5 Questions for a Brunonian: Pancreatic cancer pioneer Diane Simeone ’84

The surgeon and scientist reveals how Brown and the power of collaboration have influenced her groundbreaking work in clinical cancer research.

During the 2018 Women's Week, an initiative of Brown's Women's Leadership Council, Brunonians were asked to nominate fellow alumnae who inspired them. Serena H. Chen ’84 posted this:

“Dr. Diane Simeone ’84 is changing the way cancer research is done by pulling together resources from academics, clinical research, industry, tech, data science and patient voices to cure a disease—pancreatic cancer—that has so far defied attempts at a cure. Usually these sectors work separately and sometimes against each other and she's brought these resources together in Precision Promise. I believe that this innovative model has the potential to change the way we approach all problems in medicine: recognizing that we can accomplish more through collaboration rather than competition and separation. Diane and I were in the same class at Brown but didn't meet until we became close friends at Duke Medical School. She's an amazing and inspiring friend, colleague, and physician.”

We couldn't have said it better ourselves, and, it made us want to know more.

Why did you choose Brown?

I was attracted to Brown's curriculum: great exposure to a wide variety of courses, without the rigidity present at some other top-tier schools. I was drawn to the academic rigor, intellectual curiosity, and commitment to the education of the undergraduate.

What impact did your Brown experience have on you?

The environment at Brown really allowed me to grow as a person. I was a neuroscience concentrator, and thoroughly enjoyed all the courses in my concentration—which ultimately led me to a career in medicine and surgery—but equally impactful were the outstanding courses I took in art history, literature, and sociology. There is tremendous value in being well-rounded and a broad thinker, and Brown fosters this key part of one's development.

What achievement or contribution are you most proud of, and why?

From a professional perspective, I am most proud of my contributions to the pancreatic cancer field: the discovery of pancreatic cancer stem cells, which initiate tumors and drive metastasis; leading the establishment of a new national clinical trial consortium, Precision Promise, which will transform how we do clinical trials in cancer; and pushing the envelope in early detection. An important aspect of all of this is serving as a mentor for very talented individuals who are now assuming leadership positions in academia. From a personal perspective, I am very proud of my family and children, and of carrying the message that a healthy balance between work and personal life leads to the greatest success.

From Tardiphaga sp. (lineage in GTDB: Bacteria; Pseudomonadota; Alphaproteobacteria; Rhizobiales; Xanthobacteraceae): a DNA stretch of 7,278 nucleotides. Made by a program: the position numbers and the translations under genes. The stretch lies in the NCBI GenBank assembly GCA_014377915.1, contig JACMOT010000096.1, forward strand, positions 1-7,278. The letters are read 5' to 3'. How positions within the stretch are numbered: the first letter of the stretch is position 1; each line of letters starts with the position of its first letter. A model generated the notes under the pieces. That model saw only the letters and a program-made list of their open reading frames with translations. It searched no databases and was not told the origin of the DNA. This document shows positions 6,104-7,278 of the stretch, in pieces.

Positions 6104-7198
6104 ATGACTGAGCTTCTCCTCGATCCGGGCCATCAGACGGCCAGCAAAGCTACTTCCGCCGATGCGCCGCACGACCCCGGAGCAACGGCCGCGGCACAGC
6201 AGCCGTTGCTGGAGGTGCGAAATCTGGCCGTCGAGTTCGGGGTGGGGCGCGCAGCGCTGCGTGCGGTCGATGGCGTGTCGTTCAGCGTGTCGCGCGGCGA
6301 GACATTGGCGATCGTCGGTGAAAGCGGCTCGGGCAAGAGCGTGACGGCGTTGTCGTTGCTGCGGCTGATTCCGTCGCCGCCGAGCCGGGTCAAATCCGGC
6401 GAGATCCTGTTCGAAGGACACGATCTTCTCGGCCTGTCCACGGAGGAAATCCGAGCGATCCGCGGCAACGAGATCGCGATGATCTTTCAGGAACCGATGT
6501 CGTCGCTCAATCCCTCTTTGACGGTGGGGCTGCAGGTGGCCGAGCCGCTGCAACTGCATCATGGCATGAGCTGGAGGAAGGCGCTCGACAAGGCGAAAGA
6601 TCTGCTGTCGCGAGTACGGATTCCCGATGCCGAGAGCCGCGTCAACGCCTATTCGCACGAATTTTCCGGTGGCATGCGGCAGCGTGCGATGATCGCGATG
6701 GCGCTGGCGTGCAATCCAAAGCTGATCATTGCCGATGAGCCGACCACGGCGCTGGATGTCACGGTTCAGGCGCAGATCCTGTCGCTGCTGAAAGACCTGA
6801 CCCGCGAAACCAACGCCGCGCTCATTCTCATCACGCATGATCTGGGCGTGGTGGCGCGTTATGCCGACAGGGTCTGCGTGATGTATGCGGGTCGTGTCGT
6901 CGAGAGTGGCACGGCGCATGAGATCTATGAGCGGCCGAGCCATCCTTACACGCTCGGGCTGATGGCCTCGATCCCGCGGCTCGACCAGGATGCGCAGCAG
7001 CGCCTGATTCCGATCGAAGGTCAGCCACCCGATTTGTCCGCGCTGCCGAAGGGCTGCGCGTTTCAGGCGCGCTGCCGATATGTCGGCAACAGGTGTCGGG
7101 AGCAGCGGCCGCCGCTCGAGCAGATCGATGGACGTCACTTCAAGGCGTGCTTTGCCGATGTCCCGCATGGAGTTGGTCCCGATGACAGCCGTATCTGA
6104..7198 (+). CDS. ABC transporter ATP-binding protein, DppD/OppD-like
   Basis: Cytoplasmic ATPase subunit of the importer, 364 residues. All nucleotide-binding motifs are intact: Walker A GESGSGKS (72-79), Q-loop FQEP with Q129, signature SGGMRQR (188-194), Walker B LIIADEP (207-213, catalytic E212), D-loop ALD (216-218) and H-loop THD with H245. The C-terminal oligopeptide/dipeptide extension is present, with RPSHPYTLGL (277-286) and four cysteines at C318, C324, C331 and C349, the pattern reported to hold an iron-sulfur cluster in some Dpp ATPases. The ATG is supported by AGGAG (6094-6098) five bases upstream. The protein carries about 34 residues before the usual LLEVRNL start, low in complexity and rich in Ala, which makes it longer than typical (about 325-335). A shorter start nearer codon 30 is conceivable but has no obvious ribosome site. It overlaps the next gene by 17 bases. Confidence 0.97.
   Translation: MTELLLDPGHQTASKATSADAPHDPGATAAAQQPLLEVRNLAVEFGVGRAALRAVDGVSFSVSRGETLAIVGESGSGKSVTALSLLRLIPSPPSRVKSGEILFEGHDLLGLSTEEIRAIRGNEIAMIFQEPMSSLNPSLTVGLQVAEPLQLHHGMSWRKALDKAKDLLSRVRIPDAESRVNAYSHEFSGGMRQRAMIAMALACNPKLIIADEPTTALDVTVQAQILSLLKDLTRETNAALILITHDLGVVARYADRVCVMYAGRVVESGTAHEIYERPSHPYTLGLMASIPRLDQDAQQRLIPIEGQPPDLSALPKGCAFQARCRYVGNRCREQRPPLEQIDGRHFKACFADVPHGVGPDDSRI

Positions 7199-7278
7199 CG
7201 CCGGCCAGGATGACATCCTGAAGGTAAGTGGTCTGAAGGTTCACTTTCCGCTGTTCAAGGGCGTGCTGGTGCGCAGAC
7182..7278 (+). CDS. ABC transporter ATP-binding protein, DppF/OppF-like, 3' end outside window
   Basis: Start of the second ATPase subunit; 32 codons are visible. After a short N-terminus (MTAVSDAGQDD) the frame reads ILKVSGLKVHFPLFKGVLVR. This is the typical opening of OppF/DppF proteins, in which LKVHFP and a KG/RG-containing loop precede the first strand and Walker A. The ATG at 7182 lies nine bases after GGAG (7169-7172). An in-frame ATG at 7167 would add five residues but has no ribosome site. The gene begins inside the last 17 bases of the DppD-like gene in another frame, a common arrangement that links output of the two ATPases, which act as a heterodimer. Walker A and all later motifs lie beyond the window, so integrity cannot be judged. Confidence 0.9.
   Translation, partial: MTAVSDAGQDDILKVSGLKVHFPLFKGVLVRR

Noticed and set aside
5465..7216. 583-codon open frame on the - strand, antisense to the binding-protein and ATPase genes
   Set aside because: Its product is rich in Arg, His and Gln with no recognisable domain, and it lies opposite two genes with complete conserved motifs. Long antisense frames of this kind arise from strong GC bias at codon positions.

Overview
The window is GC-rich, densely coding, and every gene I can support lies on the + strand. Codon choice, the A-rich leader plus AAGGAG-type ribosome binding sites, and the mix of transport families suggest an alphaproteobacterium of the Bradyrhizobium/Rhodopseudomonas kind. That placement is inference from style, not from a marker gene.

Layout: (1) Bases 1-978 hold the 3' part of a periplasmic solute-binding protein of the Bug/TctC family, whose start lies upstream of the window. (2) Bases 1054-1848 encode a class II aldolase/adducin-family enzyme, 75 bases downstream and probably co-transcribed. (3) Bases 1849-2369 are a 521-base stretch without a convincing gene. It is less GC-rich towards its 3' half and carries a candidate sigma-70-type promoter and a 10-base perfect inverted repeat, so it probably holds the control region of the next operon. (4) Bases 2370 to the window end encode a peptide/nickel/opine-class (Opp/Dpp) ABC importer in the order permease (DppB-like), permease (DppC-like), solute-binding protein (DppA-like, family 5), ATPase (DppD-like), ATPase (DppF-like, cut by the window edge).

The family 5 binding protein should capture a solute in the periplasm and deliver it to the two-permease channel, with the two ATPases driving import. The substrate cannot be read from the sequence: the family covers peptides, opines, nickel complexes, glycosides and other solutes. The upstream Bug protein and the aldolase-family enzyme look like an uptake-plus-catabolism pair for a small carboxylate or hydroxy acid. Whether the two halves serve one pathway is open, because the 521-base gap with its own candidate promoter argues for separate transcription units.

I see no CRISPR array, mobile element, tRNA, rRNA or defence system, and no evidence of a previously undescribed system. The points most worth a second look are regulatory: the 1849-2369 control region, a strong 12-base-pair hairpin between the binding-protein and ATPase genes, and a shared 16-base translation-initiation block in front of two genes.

What do you hope to achieve with your work?

I strongly believe we are on the cusp of a breakthrough in outcomes for pancreatic cancer. I have set a goal for a 50% five-year survival rate for pancreatic cancer in the next 10 years. Key to this outcome is innovation in basic science discovery and delivering exciting advances to the clinical setting. Equally important is innovation in how we work together to accomplish this goal. We have recently established novel models of collaboration in clinical trials and early detection that should markedly accelerate the pace of advances for pancreatic cancer patients.

Talk about someone in the Brown community who inspires you.

My classmates and colleagues inspired me the most. It was so wonderful to be in an environment where you are surrounded by people who seek to change the world and are from all walks of life and every corner of the world. You realize that Brown serves as this incredible magnet to attract such accomplished people—and one of those people is you. It gave me a lot of confidence to feel I could tackle any kind of challenge.

Bonus question: You find a time machine and can go back to your first year at Brown and tell your younger self one thing. What would it be?

Don’t underestimate what you can accomplish. But realize none of it can be accomplished without the help of others.


Diane Simeone concentrated in neuroscience and played varsity basketball while at Brown. She earned her medical degree from Duke University and completed her residency at University of Michigan Medical Center before joining its faculty in 1995. She is currently associate director for translational research at Perlmutter Cancer Center and head of the Pancreatic Cancer Center at NYU Langone Medical Center, the chair of the Scientific and Medical Advisory Board of the Pancreatic Cancer Action Network, and a leader of the Precision Promise national trial consortium. She has more than 165 published studies in leading peer-reviewed journals.

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